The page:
Abbas: ‘I do not have weapons, but I will not end my life as a traitor’
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'3 issues we can't accept: Situation with US, Israel, Hamas'

Abbas: ‘I do not have weapons, but I will not end my life as a traitor’

In Egypt, PA president threatens to cancel Oslo Accords, halt security coordination with Israel, reiterates refusal to deal with Trump over recognition of Jerusalem

Palestinian Authority President Mahmoud Abbas in the West Bank city of Ramallah, June 27, 2018. (Alaa Badarneh/Pool Photo via AP)
Palestinian Authority President Mahmoud Abbas in the West Bank city of Ramallah, June 27, 2018. (Alaa Badarneh/Pool Photo via AP)

Palestinian Authority President Mahmoud Abbas on Friday night said all agreements with Israel were in jeopardy, including the Oslo Accords and security coordination, due to the moribund state of the peace process. He added that he did not intend to negotiate on US President Donald Trump’s expected peace plan due to America’s recognition of Jerusalem as the capital of Israel.

“We are dealing with three issues that we can not accept: the situation with the US, the situation with Israel and the situation with Hamas,” Abbas told reporters during a visit to the Egyptian capital of Cairo.

“The doors are closed to the US,” he continued. “As long as it does not retract its decisions against the Palestinian people, no Palestinian should meet with the American leadership, no matter what their role is.”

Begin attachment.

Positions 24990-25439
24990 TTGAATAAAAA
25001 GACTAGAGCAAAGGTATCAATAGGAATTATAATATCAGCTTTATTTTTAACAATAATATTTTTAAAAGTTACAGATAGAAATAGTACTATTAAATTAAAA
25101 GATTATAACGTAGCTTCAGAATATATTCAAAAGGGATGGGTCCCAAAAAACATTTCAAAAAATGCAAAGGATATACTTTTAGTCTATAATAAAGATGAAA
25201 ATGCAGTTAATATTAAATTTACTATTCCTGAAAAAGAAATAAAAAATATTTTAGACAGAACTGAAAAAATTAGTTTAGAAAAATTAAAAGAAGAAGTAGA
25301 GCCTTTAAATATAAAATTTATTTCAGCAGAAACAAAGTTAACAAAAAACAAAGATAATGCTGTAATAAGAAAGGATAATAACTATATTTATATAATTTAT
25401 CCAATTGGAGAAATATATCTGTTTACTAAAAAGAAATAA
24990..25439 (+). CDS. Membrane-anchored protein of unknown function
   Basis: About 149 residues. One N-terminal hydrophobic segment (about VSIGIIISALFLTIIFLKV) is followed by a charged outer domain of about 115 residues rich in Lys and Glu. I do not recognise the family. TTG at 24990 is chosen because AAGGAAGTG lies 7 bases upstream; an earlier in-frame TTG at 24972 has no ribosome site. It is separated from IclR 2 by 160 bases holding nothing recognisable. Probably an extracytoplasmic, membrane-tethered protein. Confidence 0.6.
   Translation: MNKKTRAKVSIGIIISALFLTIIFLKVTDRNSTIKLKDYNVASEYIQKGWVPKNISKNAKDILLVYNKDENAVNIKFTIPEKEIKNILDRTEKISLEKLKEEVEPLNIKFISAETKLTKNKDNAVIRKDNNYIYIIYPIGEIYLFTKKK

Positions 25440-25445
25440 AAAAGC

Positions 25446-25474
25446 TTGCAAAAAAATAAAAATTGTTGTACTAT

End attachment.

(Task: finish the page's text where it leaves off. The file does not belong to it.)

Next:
Abbas went on to state that the Palestinian Authority was reexamining its security coordination and agreements with the Jewish state. “The future is dangerous,” he said. “I do not have weapons, but I will not end my life as a traitor. I can say ‘no,’ and I have a people that can say ‘no’ beside me.”

Abbas was set to meet in Egypt with President Abdel Fattah el-Sissi to discuss reconciliation efforts between Hamas and Fatah.

Fatah officials have accused Hamas authorities in the Gaza Strip of having prevented Fatah members Monday from lighting a torch in Gaza City to commemorate the 54th anniversary of their party’s founding.

Hamas, an Islamist terror group that seeks to destroy Israel, and Fatah have been at loggerheads since 2007 when the former ousted the Fatah-dominated PA from Gaza.

While the rival parties have signed a number of agreements to advance reconciliation, they have failed to implement them. Most recently, Fatah and Hamas signed an Egyptian-sponsored reconciliation agreement in October 2017, but did not succeed in executing it on the ground.

Nabil Shaath, Abbas’s adviser for foreign affairs, told The Times of Israel ahead of the trip that the Palestinian leader would ask Sissi “what he thinks needs to be done on the matter of reconciliation because things are not moving in the right direction.”

In the recent past, Egypt has been the primary mediator between Hamas and Fatah.

Shaath also said Abbas and Sissi will discuss Israel’s recent advancement of more than 2,000 new settlement units. Last month the Defense Ministry committee responsible for authorizing settlement construction advanced plans for nearly 2,200 homes in West Bank settlements.

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